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    Canada - South Korea Trade Agreement Demonstrates Deals Possible Without Increasing IP Protections

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    Tuesday March 11, 2014
    Canada and South Korea announced agreement on a comprehensive trade agreement earlier today. The focus is understandably on tariff issues, but the agreement also contains a full chapter on intellectual property (note that the governments have only released summaries of the agreement, not the full text, which is still being drafted). The IP chapter is significant for what it does not include. Unlike many other trade deals - particularly those involving the U.S., European Union, and Australia - the Canada-South Korea deal is content to leave domestic intellectual property rules largely untouched. The approach is to reaffirm the importance of intellectual property and ensure that both countries meet their international obligations, but not to use trade agreements as a backdoor mechanism to increase IP protections.

    Yesterday I noted that Canada might be asked to increase the term of copyright protection given that South Korea had agreed to longer copyright terms in its recent agreements with the European Union, Australia, and the U.S. In fact, the U.S. agreement contains extensive additional side letters on Internet provider liability, enforcement, and online piracy.  The Canada - South Korea deal rejects that approach with copyright, trademark, patent, and enforcement rules that are all consistent with current Canadian law (plus the coming border measures provisions in Bill C-8). 


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    Proposed U.S. Ambassador to Canada Pledges More Pressure on Intellectual Property

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    Thursday December 12, 2013
    During the years of debate over Canadian copyright reform, I frequently argued that caving to U.S. demands on issues such as digital locks would not relieve the pressure but rather invite more of the same. While Canada has done much of what the U.S. has asked - digital locks, anti-counterfeiting legislation, and patent reforms coming from CETA - the reality is that the list of demands never really ends. With that in mind, it comes as no surprise that Bruce Heyman, the nominee to be the next U.S. Ambassador to Canada, has promised to increase pressure on Canada for more intellectual property reform.
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    The U.S. Stands Alone: How the U.S. Is Increasingly Isolated on Intellectual Property Policy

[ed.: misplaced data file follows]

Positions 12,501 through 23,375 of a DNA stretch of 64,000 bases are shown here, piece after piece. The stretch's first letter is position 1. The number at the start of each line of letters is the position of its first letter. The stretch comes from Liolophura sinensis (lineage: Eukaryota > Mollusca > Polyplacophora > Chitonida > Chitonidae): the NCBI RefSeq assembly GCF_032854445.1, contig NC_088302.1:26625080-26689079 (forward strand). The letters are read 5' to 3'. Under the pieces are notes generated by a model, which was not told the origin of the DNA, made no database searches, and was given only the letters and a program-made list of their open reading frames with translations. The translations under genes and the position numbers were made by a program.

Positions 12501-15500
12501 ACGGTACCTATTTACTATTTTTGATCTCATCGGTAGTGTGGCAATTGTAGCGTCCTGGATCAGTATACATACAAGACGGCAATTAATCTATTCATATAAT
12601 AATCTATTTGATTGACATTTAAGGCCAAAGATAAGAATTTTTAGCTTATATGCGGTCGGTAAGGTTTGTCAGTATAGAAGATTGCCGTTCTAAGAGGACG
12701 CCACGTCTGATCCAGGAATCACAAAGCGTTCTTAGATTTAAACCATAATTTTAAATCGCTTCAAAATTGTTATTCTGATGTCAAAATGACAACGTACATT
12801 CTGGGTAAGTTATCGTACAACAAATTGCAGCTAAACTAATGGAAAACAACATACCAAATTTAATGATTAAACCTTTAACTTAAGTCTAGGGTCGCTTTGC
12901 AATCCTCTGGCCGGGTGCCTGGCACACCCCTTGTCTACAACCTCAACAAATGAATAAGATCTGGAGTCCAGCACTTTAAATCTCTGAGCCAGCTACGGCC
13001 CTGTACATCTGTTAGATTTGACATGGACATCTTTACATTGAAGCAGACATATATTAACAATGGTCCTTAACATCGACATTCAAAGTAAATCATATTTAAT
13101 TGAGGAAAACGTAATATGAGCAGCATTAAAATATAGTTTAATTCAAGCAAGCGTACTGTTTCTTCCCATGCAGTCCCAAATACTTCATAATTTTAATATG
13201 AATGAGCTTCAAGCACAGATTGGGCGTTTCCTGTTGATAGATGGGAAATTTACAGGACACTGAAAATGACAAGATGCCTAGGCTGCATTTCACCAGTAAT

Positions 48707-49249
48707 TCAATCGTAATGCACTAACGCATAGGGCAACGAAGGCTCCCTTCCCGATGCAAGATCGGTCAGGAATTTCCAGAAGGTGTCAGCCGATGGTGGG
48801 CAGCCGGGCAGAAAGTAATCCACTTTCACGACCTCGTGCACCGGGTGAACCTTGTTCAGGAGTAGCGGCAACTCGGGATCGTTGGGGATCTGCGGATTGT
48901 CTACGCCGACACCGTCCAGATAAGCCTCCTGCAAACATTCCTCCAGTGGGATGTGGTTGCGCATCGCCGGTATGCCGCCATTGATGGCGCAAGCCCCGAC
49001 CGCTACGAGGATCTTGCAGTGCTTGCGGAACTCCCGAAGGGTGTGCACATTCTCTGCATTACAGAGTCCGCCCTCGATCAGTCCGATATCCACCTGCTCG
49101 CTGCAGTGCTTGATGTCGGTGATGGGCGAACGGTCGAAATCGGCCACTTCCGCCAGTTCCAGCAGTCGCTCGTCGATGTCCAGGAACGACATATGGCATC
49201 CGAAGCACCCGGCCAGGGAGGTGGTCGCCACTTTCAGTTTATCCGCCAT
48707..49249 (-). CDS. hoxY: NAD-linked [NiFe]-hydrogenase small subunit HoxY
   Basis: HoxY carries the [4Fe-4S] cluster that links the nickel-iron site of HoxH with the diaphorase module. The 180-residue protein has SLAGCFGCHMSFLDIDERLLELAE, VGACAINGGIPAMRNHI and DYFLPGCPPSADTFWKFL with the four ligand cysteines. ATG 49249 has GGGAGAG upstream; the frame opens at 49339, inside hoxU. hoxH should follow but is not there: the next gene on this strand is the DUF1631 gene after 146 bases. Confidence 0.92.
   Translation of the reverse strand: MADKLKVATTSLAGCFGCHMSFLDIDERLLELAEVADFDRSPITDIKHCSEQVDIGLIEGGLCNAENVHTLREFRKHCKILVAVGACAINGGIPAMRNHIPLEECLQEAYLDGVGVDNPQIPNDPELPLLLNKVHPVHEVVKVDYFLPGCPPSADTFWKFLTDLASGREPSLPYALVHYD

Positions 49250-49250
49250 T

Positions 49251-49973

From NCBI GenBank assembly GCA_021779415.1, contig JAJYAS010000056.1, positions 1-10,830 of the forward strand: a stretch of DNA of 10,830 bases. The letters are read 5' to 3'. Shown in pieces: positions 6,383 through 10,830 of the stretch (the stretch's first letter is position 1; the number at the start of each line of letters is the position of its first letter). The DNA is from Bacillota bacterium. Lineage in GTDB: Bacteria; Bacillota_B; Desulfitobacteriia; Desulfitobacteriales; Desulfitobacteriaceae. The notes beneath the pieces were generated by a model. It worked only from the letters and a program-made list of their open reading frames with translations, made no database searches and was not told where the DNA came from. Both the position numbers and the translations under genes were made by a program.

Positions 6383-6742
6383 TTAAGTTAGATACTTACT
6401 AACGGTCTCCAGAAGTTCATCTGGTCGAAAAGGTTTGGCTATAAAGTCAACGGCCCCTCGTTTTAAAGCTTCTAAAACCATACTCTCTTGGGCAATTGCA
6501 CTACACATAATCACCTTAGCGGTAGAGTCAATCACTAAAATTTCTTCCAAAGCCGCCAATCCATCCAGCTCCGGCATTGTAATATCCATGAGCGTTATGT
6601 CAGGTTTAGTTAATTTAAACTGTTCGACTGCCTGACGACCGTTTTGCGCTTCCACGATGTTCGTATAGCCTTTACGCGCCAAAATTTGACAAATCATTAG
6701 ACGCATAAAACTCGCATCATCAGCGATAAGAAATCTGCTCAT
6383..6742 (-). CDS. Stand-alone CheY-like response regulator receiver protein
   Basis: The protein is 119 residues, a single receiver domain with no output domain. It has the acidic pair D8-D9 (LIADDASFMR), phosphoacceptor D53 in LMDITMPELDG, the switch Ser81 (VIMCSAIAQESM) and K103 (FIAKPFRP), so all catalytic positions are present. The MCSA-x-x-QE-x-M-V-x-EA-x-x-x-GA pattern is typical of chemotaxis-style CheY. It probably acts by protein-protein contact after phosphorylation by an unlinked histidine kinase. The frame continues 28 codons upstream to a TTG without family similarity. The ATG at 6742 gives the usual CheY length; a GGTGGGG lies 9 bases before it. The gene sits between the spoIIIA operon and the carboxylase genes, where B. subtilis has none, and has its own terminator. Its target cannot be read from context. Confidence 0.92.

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    Monday December 09, 2013
    Each April, the U.S. Trade Representative releases the Special 301 report which represents its take on the countries with inadequate intellectual property laws.  Inclusion on the report is often framed as an embarrassment as the U.S. seeks to paint those countries as out-of-step with international norms (Canadian officials have rightly dismissed the report as a lobbying document without substantive merit).  The latest leaks of country positions on the Trans Pacific Partnership highlight that the opposite is true. It is increasingly the U.S. that is out-of-step with international norms as it seeks to export laws that are widely rejected by most other countries. From its demands for the criminalization of copyright (even in cases of inadvertent infringement) to the prospect of termination of Internet access over allegations of violations, the U.S. approach finds little support among most of its allies. While Canada opposes the U.S. on virtually all remaining IP issues in the TPP, the U.S. is often isolated on each issue, sometimes entirely alone or occasionally supported by one or two other countries.


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    Leaked TPP Text Confirms Countries Had Plenty to Hide

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    Tuesday November 19, 2013
    The Trans Pacific Partnership Agreement, a massive proposed trade deal that includes Canada, the United States, Australia, Mexico, Malaysia, Singapore, New Zealand, Vietnam, Japan, Peru, and Chile, has long been the target of criticism owing to the veil of secrecy associated with the draft text. While negotiations have been ongoing for several years, participating countries have steadfastly refused to release the working text that addresses everything from agriculture to copyright, claiming that trade talks must be conducted behind closed doors.

    Last week, Wikileaks released a leaked version of the intellectual property chapter, which confirmed that the U.S. hopes to use the agreement to export extreme intellectual property provisions that are out-of-step with international norms. Indeed, the 95-page document validates fears that the real reason for the TPP secrecy is that the negotiating countries have plenty to hide.

    My weekly technology law column (Toronto Star version, homepage version) notes that while many of the leaked proposals are cause for concern, the good news is that Canada often finds itself opposing some of the most draconian demands with negotiators promoting Canadian law as a suitable alternative.


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